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'Be Honest': Health Authorities Double Down On Contact Tracing Of Coronavirus In Australia

"It is a crucial way we can get to the bottom of what happens and to prevent others from developing illness," said Deputy Chief Medical Officer Paul Kelly.

At least 6,400 cases of Covid-19 have been confirmed in Australia and 65 people have died.

There are more than 2 million confirmed cases of the virus worldwide, and more than 140,000 people have died from it.

Here is what is happening in Australia with coronavirus today:

1. ‘Honesty’ Will Help Contact Tracing, Says Authorities

Deputy Chief Medical Officer Paul Kelly has asked people to “be honest” so authorities can ensuring tracing of Covid-19 cases can take place effectively.

Kelly was asked about the outbreak of cases in Tasmania’s north-west, as health authorities plan to test all staff and residents at three nursing homes after it was revealed a person who worked at one of these tested positive.

Deputy Chief Medical Officer Paul Kelly
Deputy Chief Medical Officer Paul Kelly

“I’m not going to going to the specifics of the north-west Tasmanian situation but I will definitely at this point encourage people to be honest and help with contact tracing whenever there are people involved,” he told media at a press conference.

“It is a crucial way we can get to the bottom of what happens and to prevent others from developing illness.

“And this has happened as well again in north-west Tasmania, to make sure we are protecting the most vulnerable people in the community, including those in residential age care.”

Earlier Prime Minister Scott Morrison accused a healthcare working of lying to authorities who were contact tracing.

“Someone down there was not telling the truth to contact tracers about who have they been in contact with,” the PM told Triple M’s Brian Carlton. “That puts people at risk.”

However, Tasmania’s director of public health Mark Veitch has said neither he nor his team had provided advice to the PM regarding this.

2. NSW School Roster System Being Considered

NSW will consider a roster system for face-to-face teaching in schools with cement plans to be introduced in a month.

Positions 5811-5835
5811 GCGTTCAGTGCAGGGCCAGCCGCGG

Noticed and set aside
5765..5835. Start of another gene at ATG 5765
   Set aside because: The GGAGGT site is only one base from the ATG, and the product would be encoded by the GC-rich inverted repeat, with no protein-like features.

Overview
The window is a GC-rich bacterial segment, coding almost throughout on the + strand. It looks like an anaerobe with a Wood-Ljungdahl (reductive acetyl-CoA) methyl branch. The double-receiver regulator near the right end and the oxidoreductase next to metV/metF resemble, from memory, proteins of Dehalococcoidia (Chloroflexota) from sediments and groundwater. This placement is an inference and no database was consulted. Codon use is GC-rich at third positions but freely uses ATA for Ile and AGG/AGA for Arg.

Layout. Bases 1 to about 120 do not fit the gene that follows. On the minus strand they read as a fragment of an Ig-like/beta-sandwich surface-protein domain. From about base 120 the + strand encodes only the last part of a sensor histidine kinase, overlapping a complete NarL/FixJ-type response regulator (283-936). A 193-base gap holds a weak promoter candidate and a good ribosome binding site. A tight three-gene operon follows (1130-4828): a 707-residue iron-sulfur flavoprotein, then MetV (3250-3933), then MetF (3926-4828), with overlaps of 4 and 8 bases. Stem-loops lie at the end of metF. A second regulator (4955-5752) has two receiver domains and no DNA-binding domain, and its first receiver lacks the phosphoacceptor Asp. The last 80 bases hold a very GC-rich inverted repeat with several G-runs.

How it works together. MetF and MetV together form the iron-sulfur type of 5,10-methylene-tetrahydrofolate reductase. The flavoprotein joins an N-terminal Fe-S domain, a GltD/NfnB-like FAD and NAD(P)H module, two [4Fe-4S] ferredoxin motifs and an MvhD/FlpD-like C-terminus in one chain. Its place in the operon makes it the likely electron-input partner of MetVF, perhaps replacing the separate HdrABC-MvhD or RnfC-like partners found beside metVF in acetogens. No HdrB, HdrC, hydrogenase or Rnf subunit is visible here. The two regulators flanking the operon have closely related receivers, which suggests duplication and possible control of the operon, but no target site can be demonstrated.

Premier Gladys Berejiklian said the first two weeks of term two will still be mostly at-home learning but the state government will consider introducing a system to rotate students through classrooms.

School Roster System For Face-To-Face Teaching In NSW
School Roster System For Face-To-Face Teaching In NSW

“From term three we will be announcing further changes or more face-to-face contact,” she told reporters on Friday.

“This does not mean all students are going back. This does not mean all classrooms will be full.”

Berejiklian explained a roster system will be likely put in place in the third week of term two but not every student will go back at once.

The rostering system means some students will go back to school on particular days to increase face-to-face lessons because the alternative is that “students could face up to a year or longer at home and we don’t think that’s appropriate,” she said.

3. Virgin Airlines Reinstates Minimal Domestic Schedule

The federal government is spending $165 million to support Qantas and Virgin operate some domestic routes for the next eight weeks till June 7.

“Today’s $165 million announcement is going to make the world of difference for those commuters who have come in from overseas, done their 14 days of quarantine,” Deputy Prime Minister Michael McCormack told reporters in Canberra.

“Let me tell you, if they landed in Sydney and are required to get back to Perth with very limited services available, it is a long drive in a higher car, so that is going to make a difference for them.”

Planes from Australian airlines Tiger Air and Virgin sit idle on the tarmac at Melbourne's Tullamarine Airport on April 12, 2020.
Planes from Australian airlines Tiger Air and Virgin sit idle on the tarmac at Melbourne's Tullamarine Airport on April 12, 2020.

He said the government will reassess the situation after the next two months in terms of funding.

Virgin Australia on Thursday suspended trading in its shares to continue talks on financial aid and restructuring alternatives to help it weather the coronavirus crisis.

According to The Australian Financial Review, two private groups are considering making approaches for Australia’s second-biggest airline.

Prime Minister Scott Morrison said, “We want to have two airlines in Australia that are commercially viable”.

“I understand and know that there are all sorts of commercial discussions going on right now,” he told Radio 3AW on Friday. “And the worst thing I could do as a prime minister or as a government is get in the way of that.”

From Friday April 17, Virgin Australia will operate 64 return services each week.

The company said in a statement that the “minimal domestic schedule will enable Virgin Australia to reinstate some of its stood down flight, cabin and ground crew, along with other operational team members”.

4. Seven-Week-Old Baby Infected

A baby born seven weeks ago is one of the 29 new confirmed cases of Covid-19 in NSW.

“The baby is a close contact of known cases,” NSW Chief Health Officer Dr Kerry Chant said on Friday.“The source of that infection for that family cluster is not known.”

Of the 29 new cases, three have been acquired overseas, 20 were acquired locally from a confirmed case or cluster, while the source of the remaining six is not known at this stage.

“That really highlights the importance of that detective work I described yesterday about tracking down clusters and identifying all the cases linked,” said Dr Chant.

With additional reporting by Reuters.

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